“IMO-8400 has been well tolerated in a recently completed clinical proof-of-concept trial in patients with psoriasis, with a treatment duration of up to twelve weeks, and has shown clinical activity,” said Sudhir Agrawal, D. Phil, Chief Executive Officer of Idera Pharmaceuticals. “With the accumulated clinical data on IMO-8400 and the preclinical data presented today, we have a strong foundation to accelerate clinical development in patients with B-cell lymphomas harboring the MYD88 L265P mutation.”
Idera has opened enrollment in a Phase 1/2 trial of IMO-8400 designed to evaluate IMO-8400’s safety, tolerability and potential clinical activity in patients with Waldenström’s macroglobulinemia who are refractory to prior therapies. The Company anticipates that patient treatment in this trial will begin in the second quarter of 2014. Idera has also submitted a separate protocol to the U.S. Food and Drug Administration (FDA) to conduct a Phase 1/2 trial in patients with DLBCL who harbor the MYD88 L265P mutation.
A copy of the presentation, entitled “IMO-8400, a selective antagonist of TLRs 7, 8 and 9, inhibits MYD88 L265P mutation-driven signaling and cell survival: A potential novel approach for treatment of B-cell lymphomas harboring MYD88 L265P mutation” (Abstract #2570), is available at the following link: http://www.iderapharma.com/our-science/key-presentations-and-publications.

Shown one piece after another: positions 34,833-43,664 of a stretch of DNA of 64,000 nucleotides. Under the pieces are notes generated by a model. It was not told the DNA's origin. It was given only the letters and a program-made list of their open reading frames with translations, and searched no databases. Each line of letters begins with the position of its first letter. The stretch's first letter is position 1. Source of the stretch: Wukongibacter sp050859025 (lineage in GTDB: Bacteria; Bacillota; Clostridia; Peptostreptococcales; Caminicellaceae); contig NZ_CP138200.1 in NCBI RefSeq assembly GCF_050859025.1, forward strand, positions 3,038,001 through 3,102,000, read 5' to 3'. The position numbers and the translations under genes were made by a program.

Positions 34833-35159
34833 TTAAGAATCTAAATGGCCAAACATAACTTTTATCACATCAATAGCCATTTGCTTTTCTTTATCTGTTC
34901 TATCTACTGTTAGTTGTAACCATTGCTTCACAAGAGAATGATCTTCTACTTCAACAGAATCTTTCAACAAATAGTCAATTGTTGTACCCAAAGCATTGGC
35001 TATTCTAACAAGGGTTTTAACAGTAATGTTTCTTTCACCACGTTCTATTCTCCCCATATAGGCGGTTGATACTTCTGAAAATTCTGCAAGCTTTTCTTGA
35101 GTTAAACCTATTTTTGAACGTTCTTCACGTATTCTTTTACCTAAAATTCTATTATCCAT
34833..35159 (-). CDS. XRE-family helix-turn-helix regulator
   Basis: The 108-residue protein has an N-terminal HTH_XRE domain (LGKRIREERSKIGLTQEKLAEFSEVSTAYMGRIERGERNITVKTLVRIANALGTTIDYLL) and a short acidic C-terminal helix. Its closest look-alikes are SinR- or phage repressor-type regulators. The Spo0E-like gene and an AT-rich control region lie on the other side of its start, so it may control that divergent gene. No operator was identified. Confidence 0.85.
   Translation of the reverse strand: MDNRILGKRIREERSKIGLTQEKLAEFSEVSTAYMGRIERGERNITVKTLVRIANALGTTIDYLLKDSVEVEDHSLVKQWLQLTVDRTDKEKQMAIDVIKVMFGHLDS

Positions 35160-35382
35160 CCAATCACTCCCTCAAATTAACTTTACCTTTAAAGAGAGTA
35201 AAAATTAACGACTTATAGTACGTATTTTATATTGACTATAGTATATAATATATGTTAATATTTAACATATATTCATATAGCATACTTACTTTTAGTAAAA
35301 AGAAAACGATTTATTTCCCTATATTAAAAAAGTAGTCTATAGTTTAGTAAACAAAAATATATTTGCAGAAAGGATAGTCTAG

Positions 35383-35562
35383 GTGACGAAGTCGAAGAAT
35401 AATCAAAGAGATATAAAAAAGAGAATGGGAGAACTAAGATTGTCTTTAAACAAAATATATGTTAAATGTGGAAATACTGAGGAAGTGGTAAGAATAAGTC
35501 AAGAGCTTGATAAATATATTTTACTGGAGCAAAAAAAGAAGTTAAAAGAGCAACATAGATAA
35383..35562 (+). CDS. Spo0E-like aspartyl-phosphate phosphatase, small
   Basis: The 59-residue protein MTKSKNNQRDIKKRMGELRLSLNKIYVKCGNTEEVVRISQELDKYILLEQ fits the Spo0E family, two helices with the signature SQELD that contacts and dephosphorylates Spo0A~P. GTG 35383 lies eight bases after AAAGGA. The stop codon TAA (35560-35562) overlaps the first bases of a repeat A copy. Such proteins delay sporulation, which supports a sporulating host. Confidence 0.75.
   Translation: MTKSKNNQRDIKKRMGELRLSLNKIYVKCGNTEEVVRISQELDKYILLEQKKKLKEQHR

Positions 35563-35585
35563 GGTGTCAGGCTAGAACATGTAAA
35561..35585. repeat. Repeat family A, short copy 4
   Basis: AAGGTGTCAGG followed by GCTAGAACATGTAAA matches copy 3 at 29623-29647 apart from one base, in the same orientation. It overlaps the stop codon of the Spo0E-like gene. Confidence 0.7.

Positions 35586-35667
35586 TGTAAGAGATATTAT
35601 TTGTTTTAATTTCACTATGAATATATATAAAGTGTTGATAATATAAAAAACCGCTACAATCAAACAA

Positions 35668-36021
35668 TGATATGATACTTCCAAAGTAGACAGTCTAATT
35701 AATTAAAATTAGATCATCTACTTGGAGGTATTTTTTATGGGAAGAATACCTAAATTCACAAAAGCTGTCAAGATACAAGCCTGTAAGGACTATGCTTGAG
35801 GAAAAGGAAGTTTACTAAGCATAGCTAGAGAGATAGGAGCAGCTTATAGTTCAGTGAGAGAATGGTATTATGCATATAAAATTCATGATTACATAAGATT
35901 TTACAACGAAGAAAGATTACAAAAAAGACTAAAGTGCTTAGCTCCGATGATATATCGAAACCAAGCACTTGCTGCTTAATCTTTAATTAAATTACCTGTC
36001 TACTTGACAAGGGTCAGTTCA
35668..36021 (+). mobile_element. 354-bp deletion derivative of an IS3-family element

Idera’s TLR antagonist drug candidates have been created using a proprietary chemistry-based drug discovery platform. IMO-8400 is a first-in-class synthetic oligonucleotide-based antagonist of TLRs 7, 8, and 9. IMO-8400 has shown activity in preclinical models of autoimmune diseases, including psoriasis, lupus, and arthritis. IMO-8400 has been well-tolerated in a Phase 1 trial in 42 healthy subjects at single and multiple escalating doses up to 0.6 mg/kg for four weeks, and has shown inhibition of immune responses mediated by TLRs 7, 8, and 9. In addition, recently announced top-line data from a Phase 2 trial demonstrated that IMO-8400 was well-tolerated and showed evidence of clinical activity in patients with psoriasis who were treated at doses of up to 0.3 mg/kg/week for 12 weeks. Idera is pursuing clinical development of IMO-8400 in genetically defined forms of B-cell lymphoma, including Waldenström’s macroglobulinemia and diffuse large B-cell lymphoma, and orphan autoimmune diseases, including polymyositis and dermatomyositis.
About Idera Pharmaceuticals, Inc.
Idera Pharmaceuticals is a clinical stage biopharmaceutical company developing a novel therapeutic approach for the treatment of genetically defined forms of B-cell lymphoma and orphan autoimmune diseases. Idera’s proprietary technology involves creating novel nucleic acid therapeutics designed to inhibit over-activation of Toll-like Receptors (TLRs). In addition to its TLR programs, Idera is developing gene silencing oligonucleotides that it has created using its proprietary technology to inhibit the production of disease-associated proteins by targeting RNA.